Tuesday, March 18, 2014

case study

I was talking to one of my sisters recently, who is currently taking a child psychology class. I don't know why I never thought to take one back in my college hopping days. (I attended one..two..three colleges total. Not for extra degrees either. No doctorates here.) Psychology is fairly fascinating to me. Child psychology would be even more so, I think.

Anyway, my sister was telling me that personality formation generally takes place within the first three years of life. In other words, you can tell what kind of person a child will be - independent, generous, controlling, et cetera - by the time they're about three. Nurture notwithstanding, of course; traits can be attained through example and instruction and reinforcement, just as manners or reverence or whathaveyou can be learned and taught.

I had never heard of this three-year statistic, but danged if it doesn't make total sense. Jordan-girl, for instance: 100% who she is today as she was from hour one. She appeared physically fragile at birth

but it seemed as if she would never suffer an ounce of dependence in her life. She was alert, loud, willful and wonderful. Brown eyes that bored right to your soul, she had - and has.

Jordan of yesteryear has seemingly only changed physically. Oh I know, we've hit a lot of milestones since then. She converses, skips, hops, jumps and sleeps in a big girl bed. But she

is still she

And West-O. You want to know my first encounter with ex-utero Weston? They laid him atop me in Recovery after my c-section, and he LATCHED. Like, hard. He found what he wanted with no direction and just knew he was home.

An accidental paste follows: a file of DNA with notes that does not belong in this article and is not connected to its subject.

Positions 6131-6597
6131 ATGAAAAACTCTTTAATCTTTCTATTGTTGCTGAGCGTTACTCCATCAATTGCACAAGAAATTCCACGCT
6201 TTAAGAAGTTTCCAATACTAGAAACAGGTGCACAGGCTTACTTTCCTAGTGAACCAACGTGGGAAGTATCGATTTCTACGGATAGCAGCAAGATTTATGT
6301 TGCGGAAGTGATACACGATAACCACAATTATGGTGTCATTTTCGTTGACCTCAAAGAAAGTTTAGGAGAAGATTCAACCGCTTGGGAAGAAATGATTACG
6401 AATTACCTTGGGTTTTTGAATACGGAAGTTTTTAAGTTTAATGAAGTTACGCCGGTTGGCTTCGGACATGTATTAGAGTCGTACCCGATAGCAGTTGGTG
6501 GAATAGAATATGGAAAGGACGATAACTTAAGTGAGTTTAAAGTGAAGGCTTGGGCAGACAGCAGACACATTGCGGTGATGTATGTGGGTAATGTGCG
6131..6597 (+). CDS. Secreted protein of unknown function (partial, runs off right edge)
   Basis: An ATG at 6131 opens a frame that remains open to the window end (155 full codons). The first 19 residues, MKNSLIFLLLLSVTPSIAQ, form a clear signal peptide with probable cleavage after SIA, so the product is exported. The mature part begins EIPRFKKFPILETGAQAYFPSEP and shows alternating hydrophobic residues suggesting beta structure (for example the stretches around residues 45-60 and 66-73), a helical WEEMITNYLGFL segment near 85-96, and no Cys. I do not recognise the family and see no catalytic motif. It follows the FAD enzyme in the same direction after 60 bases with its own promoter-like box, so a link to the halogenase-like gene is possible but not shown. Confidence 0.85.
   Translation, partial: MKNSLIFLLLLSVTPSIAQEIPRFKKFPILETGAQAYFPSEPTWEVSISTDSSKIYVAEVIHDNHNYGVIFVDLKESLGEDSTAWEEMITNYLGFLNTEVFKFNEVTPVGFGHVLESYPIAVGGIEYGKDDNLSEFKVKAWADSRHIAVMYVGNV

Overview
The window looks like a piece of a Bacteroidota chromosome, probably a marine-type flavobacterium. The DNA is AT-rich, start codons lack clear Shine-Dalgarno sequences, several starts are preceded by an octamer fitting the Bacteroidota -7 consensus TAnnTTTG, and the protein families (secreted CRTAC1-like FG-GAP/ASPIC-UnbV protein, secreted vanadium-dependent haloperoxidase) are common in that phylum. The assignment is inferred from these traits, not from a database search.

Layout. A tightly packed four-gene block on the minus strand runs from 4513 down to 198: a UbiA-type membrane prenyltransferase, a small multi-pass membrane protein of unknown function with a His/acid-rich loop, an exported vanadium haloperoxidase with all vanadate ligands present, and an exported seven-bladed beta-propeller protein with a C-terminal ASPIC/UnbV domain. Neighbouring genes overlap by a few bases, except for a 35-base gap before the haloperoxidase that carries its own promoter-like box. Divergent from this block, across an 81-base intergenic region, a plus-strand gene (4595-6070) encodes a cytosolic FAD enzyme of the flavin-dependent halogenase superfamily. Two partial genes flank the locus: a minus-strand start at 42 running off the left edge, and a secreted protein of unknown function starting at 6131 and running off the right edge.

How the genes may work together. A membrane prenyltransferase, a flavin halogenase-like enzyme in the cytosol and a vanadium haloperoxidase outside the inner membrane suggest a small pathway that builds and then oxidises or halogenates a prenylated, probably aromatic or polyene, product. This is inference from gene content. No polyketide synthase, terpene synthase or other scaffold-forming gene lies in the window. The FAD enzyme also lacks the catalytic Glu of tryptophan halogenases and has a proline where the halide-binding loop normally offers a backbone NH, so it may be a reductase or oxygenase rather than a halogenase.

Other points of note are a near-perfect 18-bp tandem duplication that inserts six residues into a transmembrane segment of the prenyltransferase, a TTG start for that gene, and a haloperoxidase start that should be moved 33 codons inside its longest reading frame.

6 months later, if he's not within a couple of feet of me, he's fretful. The boy is a sweet, good-natured, dependent lover of his mama.

But more fascinating to examine is the sibling dynamic. Would their relationship be so totally different if they were both boys or both girls? Or if Jordan had been a boy and Weston a girl? I look at Jordan, maternal and concerned, but SO in charge and sometimes controlling nearly to the point of bullying. Every morning Jordan asks if Weston can play with her in her room. She pulls out the kitchen set for him and sits next to him and flips through her books. But if he grabs something that "belongs" to her, watch out boyfriend. I've seen many a (minor) abuse delivered that Jordan has had to answer for. Meanwhile, Weston looks on adoringly and confusedly while Jordan plucks a hair from his head or pinches a fingerful of his fat. He loves unconditionally, as does she, but she is the Alpha in the relationship.

*Somehow Jordan has become hilariously honest. If I don't happen to see something mean that she's done, but I hear Wes whimper, I ask her pointblank and she answers with soulful browns: "I pinch him." or "I pull his hair." Even though she gets punished, she never fails to deliver the truth.*

Occasionally their relationship reminds me of one in my previous life....